The Marriage Problem—What Can Be Done?

When Pope Francis was returning from South Korea, he was interviewed en route. The subject was the Islamic attack on Christians in Iraq and Syria, and he was asked point blank, “What can be done?” Pope Francis replied that it would be legitimate to use force to stop the unjust aggression of those who are committing the rampant murders of Christians and other minorities in Iraq.

More recently, on September 10th, Cardinal Francis George blasted the Obama administration and allies of the pro-sodomy movement for forcing a “public creed” on Americans, compelling all to accept “gay marriage” and other “sexual anomalies.” Again, what can be done? I have previously blogged (e.g., 8/17/2014) on the direct relationship between accepting marital contraception including marital heterosexual sodomy and the consequent acceptance of homosexual sodomy parading as “marriage.” Unfortunately, the record of the last 46 years does not reveal great leadership by our bishops and Cardinals in support of Humanae Vitae and providing understandable theology and practical help. In fact, I can testify to the exclusion I experienced for many years by priests who did not accept Humanae Vitae and/or my efforts to teach natural family planning in the context of Catholic doctrine.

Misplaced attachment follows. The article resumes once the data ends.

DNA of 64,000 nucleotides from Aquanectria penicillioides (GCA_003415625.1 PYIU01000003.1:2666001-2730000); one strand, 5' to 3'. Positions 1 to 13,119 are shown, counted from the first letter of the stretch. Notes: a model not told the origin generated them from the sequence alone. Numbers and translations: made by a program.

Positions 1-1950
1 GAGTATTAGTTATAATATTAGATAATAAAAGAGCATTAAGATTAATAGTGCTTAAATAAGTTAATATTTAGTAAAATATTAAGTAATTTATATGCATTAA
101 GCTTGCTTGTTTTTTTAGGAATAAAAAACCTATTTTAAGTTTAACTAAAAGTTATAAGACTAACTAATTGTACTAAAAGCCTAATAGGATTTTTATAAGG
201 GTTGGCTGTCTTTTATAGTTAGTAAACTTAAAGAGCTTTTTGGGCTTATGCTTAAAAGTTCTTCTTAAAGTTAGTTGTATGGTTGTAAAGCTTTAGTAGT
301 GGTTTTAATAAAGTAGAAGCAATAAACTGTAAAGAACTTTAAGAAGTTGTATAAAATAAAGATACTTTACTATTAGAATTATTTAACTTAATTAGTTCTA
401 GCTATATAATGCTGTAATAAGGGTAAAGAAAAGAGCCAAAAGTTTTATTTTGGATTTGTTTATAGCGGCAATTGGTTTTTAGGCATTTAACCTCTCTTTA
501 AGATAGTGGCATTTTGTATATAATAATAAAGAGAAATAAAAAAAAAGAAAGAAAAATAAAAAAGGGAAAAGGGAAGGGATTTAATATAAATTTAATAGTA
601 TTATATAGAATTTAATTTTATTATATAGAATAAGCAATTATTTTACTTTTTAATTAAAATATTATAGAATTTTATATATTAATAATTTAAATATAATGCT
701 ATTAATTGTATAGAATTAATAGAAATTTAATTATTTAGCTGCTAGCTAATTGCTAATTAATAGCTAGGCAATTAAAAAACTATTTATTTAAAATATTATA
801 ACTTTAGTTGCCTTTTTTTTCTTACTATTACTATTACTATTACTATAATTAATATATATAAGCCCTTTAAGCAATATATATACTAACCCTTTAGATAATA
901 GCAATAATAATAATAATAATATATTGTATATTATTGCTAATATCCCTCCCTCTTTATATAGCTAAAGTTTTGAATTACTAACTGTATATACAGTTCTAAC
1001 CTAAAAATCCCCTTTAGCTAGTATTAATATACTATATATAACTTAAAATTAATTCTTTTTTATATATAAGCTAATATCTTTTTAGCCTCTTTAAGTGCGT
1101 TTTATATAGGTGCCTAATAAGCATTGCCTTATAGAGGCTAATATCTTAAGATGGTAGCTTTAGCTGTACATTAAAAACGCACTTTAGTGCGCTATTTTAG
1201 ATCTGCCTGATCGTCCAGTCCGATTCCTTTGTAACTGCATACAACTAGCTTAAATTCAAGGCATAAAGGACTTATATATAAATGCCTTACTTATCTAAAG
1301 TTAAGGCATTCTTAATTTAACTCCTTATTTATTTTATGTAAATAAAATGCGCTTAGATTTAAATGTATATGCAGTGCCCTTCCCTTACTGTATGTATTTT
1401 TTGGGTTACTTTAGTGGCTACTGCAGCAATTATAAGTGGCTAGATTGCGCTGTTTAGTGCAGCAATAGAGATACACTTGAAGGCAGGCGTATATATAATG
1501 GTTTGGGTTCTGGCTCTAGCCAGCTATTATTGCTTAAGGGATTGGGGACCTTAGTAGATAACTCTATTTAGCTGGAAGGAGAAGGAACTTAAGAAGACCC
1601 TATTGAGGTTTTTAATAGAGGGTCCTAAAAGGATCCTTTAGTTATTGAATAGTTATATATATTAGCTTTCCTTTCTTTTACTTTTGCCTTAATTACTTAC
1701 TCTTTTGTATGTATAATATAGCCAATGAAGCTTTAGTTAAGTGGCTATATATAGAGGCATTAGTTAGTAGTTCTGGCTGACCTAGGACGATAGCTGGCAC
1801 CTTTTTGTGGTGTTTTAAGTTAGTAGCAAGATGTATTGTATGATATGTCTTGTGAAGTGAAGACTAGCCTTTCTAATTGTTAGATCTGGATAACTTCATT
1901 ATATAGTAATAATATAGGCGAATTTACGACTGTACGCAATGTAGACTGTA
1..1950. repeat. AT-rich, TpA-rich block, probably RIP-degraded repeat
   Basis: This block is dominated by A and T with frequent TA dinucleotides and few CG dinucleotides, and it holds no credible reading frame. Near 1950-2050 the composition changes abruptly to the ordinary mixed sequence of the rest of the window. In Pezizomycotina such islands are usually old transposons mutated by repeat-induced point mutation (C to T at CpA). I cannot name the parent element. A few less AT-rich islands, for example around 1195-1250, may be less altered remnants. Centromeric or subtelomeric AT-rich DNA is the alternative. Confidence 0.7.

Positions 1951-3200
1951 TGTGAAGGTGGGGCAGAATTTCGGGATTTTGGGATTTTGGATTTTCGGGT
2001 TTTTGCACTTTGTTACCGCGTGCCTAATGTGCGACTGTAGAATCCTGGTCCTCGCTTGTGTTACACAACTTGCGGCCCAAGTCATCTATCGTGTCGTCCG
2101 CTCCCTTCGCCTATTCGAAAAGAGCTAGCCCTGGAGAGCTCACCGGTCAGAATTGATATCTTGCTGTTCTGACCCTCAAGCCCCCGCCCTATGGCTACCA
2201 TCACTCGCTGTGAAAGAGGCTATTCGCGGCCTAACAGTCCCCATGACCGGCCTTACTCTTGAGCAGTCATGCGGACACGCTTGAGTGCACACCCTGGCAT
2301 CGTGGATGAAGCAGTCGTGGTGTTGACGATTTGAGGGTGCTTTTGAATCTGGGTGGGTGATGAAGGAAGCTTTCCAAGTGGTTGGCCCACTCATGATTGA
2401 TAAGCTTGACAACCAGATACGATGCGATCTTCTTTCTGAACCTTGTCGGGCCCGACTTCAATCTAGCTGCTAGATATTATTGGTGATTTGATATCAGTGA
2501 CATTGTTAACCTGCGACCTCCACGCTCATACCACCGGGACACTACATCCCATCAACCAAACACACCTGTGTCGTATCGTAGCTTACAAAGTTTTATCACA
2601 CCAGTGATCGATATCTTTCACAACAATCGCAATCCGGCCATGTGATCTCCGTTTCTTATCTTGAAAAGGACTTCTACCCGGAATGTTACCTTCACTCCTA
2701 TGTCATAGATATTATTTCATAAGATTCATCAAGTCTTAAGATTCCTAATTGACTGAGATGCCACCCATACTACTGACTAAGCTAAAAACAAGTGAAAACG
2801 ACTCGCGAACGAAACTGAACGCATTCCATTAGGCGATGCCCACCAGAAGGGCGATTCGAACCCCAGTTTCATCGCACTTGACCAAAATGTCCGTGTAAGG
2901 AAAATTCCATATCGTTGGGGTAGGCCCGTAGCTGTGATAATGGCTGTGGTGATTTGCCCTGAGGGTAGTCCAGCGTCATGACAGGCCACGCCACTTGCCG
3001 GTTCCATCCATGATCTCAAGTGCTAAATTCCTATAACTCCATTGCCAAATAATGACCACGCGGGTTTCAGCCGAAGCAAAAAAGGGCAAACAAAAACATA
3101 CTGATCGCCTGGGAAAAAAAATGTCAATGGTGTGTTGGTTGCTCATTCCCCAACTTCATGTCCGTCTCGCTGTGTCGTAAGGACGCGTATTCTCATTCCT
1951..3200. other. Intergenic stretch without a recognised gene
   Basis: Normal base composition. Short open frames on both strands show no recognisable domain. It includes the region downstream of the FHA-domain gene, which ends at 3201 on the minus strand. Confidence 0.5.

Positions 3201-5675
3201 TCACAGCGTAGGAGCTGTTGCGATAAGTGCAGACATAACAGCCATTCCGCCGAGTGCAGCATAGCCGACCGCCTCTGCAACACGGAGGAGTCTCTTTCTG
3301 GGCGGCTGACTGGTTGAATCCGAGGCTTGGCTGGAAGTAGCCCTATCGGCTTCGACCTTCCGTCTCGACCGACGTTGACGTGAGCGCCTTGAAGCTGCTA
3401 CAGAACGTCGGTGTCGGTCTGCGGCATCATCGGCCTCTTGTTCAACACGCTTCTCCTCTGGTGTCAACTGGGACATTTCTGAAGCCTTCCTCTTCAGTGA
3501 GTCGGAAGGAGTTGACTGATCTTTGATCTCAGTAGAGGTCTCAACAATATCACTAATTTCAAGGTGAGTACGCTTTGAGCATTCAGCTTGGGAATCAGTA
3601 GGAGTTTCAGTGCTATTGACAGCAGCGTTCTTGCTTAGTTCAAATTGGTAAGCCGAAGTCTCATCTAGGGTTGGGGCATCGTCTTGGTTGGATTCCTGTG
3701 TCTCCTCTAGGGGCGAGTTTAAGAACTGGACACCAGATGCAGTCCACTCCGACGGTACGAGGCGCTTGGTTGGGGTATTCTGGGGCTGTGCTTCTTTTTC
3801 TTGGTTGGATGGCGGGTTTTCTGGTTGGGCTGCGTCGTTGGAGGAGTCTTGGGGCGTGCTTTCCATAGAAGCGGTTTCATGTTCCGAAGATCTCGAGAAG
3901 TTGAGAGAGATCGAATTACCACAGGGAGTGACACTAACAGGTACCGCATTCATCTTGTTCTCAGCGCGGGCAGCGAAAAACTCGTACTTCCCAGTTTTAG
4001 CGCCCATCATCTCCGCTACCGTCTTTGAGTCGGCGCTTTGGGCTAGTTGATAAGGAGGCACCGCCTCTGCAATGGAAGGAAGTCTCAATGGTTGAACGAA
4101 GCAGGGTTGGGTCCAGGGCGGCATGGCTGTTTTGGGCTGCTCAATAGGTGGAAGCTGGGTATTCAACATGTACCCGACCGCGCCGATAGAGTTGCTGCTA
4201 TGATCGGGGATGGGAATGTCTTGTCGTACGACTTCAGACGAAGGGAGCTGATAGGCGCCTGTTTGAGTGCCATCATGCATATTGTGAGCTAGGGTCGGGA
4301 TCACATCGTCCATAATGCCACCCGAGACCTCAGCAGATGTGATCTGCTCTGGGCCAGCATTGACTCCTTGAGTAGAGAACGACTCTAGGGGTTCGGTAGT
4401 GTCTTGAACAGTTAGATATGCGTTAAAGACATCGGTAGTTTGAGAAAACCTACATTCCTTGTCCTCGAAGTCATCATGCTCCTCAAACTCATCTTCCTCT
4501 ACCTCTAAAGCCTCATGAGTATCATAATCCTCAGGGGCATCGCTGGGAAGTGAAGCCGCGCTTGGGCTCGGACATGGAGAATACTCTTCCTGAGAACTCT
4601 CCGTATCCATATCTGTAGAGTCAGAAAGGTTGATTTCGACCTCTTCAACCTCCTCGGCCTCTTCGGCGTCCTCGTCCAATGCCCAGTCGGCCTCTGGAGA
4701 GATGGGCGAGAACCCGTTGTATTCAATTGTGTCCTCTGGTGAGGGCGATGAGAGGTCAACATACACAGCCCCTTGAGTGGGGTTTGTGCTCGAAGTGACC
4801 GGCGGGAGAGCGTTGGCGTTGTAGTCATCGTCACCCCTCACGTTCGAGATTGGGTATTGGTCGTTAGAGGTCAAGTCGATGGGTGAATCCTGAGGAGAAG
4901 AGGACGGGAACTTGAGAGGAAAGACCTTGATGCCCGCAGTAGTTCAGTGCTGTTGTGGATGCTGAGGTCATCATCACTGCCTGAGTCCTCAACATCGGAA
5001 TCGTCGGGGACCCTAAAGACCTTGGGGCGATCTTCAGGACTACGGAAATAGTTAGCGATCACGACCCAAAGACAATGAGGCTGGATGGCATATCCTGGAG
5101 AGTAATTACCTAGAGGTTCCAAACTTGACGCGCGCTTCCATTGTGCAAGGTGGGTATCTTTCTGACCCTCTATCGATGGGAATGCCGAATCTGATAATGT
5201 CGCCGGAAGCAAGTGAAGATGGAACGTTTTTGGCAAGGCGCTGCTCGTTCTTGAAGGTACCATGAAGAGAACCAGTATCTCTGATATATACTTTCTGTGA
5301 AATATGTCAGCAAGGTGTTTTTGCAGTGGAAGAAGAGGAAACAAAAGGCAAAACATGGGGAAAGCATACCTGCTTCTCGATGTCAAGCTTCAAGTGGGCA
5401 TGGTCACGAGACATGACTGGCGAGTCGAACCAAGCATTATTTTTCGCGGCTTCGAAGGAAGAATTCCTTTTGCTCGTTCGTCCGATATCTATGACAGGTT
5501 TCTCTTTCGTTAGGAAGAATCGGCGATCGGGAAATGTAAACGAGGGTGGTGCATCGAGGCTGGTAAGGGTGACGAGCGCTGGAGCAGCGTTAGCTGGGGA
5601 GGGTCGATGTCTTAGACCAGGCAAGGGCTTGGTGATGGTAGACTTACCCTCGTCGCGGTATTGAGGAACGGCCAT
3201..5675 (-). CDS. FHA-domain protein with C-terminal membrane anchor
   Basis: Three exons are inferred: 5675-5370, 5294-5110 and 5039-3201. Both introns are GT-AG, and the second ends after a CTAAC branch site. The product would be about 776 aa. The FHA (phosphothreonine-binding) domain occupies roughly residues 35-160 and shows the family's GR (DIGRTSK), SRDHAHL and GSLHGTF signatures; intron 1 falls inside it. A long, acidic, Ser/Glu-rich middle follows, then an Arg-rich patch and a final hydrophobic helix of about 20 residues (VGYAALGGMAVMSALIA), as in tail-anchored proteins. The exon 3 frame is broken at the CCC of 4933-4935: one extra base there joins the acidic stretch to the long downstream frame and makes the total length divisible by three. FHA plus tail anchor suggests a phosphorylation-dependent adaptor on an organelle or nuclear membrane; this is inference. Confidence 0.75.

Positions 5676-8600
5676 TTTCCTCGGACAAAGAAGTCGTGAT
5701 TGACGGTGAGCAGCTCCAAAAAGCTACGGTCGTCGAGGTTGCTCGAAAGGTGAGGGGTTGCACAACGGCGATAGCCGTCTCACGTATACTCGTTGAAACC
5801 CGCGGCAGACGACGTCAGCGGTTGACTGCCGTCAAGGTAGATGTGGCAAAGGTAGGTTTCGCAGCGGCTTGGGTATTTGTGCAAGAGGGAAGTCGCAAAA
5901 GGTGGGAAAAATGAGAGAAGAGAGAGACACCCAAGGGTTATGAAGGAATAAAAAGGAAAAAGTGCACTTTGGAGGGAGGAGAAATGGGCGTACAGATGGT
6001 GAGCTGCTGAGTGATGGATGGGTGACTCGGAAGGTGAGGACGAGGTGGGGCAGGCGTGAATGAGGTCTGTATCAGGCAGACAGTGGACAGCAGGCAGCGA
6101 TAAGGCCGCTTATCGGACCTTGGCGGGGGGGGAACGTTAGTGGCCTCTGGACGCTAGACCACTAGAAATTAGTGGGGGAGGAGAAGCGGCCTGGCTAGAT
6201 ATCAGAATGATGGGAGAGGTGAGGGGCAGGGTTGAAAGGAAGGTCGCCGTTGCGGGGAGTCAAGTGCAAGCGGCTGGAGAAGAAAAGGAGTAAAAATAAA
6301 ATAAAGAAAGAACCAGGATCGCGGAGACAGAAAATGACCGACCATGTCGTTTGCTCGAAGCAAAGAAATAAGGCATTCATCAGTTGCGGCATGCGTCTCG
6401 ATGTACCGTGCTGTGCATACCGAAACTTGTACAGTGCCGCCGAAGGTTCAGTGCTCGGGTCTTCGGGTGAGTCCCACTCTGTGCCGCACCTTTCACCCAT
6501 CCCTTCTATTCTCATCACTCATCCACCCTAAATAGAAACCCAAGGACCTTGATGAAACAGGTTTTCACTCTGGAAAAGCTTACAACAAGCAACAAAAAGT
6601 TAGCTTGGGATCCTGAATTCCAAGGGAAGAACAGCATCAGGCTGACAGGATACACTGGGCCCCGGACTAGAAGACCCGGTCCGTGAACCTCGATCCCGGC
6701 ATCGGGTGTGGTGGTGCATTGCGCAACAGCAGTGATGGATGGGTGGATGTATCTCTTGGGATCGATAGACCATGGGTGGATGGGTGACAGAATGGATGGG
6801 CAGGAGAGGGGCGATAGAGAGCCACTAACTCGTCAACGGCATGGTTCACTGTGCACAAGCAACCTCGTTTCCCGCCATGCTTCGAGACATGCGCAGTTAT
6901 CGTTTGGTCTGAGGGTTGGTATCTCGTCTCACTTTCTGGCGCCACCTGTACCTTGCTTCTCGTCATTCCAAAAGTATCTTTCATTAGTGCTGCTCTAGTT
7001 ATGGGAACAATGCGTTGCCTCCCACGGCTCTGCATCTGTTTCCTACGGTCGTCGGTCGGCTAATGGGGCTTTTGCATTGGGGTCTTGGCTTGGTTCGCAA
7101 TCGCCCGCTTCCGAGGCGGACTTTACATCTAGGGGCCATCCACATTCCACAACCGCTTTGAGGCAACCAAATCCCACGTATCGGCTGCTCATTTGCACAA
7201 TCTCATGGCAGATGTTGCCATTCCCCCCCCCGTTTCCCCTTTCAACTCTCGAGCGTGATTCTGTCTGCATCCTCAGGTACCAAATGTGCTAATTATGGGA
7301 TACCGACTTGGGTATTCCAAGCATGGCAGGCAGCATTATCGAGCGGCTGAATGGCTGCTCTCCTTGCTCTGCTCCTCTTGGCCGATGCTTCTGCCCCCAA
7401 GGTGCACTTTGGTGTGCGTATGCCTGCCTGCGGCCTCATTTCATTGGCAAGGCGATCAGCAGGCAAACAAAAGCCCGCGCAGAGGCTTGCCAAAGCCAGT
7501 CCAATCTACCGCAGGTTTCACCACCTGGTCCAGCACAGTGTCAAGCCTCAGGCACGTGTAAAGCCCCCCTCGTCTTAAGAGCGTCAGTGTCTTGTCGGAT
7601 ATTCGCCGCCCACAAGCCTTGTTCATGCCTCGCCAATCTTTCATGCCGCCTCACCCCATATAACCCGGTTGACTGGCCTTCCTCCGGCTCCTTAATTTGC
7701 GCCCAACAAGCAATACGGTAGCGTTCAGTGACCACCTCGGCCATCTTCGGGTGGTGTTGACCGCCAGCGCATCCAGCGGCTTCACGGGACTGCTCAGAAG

The Pope and the entire Church are faced with a similar problem with the number of Catholics who have married validly, then divorced, then remarried in a civil ceremony, and now would like to receive Holy Communion without the repentance of living as brother and sister. The question is overwhelmingly obvious: “What can be done?” Among the answers that have been offered is the concept of better preparation for marriage.

Well, yes. But what does that mean? For more than 40 years we have had an army of services to help couples have better marriages, but the Catholic divorce rate remains very close to the secular rate of one in every two marriages. So it seems that something more than communication skills and money management is needed, important as those are.

The one group that does better than the average marriage-wise is that small group of couples who practice natural family planning. This has long been known, and that’s undoubtedly why the US Bishops’ Committee on Pastoral Research and Practices urged, back in 1989, that every engaged couple be required to participate in a full course on natural family planning, not just an hour or two NFP presentation in a weekend pre-Cana conference.